Top of the class!

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Thank you, New Zealanders, for your overwhelming support.

We now have 7000 subscribers — twice as many as our target — and all the shop copies we printed have been sold. Response to the first issue has been fantastic. Some of the scores of letters we have received from readers are printed on pages 7 and 8.

One of the most exciting responses comes from Horowhenua, where a primary school has been using our first issue as the basis of its social studies programme. Colin Dunn, headmaster of Foxton Beach Primary School, took a class set of copies of the magazine and the Form One and Two students have been working through the stories one by one.

The children love it! And as a result of reading the article on Goat Island marine reserve, they plan to take action to preserve the Foxton Beach area.

Obviously Foxton Beach School takes geography seriously, and this became even more apparent when we visited the school and found a full-scale telescope in the schoolyard. Foxton Beach is the only primary school in the country, we believe, with its own observatory.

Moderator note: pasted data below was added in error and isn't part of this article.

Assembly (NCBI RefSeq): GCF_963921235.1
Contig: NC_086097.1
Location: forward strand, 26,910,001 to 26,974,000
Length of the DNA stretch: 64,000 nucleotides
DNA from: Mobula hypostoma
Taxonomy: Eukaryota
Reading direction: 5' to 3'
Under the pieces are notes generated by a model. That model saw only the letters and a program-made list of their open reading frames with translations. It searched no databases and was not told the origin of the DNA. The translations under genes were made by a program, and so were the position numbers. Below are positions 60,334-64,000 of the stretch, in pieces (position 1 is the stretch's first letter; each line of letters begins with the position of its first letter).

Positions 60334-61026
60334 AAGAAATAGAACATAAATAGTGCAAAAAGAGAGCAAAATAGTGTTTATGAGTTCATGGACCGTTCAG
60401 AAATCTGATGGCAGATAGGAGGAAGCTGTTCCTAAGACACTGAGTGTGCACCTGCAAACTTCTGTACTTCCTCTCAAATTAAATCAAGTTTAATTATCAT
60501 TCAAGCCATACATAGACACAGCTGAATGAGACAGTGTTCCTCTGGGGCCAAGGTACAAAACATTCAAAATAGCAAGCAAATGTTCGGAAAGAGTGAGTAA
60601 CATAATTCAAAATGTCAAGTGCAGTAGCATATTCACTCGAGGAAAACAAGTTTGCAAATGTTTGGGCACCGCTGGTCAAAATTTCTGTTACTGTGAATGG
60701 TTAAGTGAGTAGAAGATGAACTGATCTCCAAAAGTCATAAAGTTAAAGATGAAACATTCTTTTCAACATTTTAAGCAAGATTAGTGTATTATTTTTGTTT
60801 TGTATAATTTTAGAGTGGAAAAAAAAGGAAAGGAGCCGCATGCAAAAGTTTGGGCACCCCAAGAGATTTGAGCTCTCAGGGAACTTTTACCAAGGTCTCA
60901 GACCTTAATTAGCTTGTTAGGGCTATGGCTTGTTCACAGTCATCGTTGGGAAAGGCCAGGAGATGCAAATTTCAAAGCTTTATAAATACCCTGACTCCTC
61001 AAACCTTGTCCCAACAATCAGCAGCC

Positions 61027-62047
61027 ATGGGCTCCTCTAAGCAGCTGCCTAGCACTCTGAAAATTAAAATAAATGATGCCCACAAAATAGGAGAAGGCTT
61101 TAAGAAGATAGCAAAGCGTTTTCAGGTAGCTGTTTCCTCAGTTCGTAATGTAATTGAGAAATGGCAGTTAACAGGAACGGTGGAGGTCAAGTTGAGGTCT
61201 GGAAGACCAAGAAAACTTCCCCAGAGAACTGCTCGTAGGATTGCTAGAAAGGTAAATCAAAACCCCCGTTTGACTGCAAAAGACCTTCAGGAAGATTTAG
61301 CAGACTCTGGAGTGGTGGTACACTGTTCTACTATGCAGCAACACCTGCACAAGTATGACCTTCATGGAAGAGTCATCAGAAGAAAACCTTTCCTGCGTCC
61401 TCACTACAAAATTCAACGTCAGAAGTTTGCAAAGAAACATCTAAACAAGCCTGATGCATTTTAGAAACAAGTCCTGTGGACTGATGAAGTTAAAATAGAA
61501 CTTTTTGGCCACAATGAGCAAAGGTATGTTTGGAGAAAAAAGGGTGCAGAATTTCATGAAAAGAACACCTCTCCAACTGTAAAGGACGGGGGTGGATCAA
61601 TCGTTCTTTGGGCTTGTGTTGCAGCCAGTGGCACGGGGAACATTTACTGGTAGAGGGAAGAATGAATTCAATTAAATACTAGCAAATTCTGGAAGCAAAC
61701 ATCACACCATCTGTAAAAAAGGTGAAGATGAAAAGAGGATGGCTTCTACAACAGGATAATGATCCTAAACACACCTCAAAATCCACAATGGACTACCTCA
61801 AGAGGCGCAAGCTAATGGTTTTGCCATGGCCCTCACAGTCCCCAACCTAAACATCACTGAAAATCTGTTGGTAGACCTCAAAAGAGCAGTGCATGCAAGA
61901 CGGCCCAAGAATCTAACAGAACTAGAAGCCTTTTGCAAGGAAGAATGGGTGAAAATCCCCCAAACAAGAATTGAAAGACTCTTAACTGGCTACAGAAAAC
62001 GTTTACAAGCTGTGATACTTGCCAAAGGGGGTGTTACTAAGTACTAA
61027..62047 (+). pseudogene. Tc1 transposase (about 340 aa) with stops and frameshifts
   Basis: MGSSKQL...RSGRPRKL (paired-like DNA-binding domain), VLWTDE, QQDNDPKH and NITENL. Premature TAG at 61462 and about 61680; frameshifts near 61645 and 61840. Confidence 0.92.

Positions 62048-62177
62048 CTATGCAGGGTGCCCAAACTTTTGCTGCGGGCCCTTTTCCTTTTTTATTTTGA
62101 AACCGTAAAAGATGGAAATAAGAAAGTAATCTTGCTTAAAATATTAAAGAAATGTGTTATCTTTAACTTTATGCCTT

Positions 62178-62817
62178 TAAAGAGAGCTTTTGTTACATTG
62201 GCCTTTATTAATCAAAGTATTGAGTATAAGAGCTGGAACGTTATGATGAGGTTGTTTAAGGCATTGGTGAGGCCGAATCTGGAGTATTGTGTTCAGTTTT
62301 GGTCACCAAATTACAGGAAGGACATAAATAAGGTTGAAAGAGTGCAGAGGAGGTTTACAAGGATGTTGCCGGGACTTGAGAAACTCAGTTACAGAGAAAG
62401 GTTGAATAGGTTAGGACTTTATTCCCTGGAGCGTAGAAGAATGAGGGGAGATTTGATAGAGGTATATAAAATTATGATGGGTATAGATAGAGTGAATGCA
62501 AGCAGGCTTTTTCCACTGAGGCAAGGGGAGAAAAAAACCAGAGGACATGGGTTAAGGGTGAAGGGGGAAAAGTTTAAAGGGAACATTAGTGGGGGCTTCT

We heard from another teacher that there was more information on our rock pool poster than in the education syllabus resource material.

It’s feedback like this that makes us confident we’re heading in the right direction with New Zealand Geographic. We sincerely believe that this is one teaching resource that should be in every school.

And not only in schools, of course, but in the home. New Zealanders are becoming more and more aware of the global threats facing Planet Earth, and we are convinced that the subject of geography must take centre stage in the education of parents and children alike.

New Zealand Geographic has been launched with just that purpose in mind. We hope that each article, photograph, illustration and poster will in some way improve our appreciation of New Zealand and its people. And beyond that, to build respect for the planet and all its inhabitants.

We are proud that our journal is already being used as a learning tool to make geography exciting and relevant to schoolchildren in New Zealand.

Who knows, after reading this issue our Foxton fans may all become amateur beekeepers!

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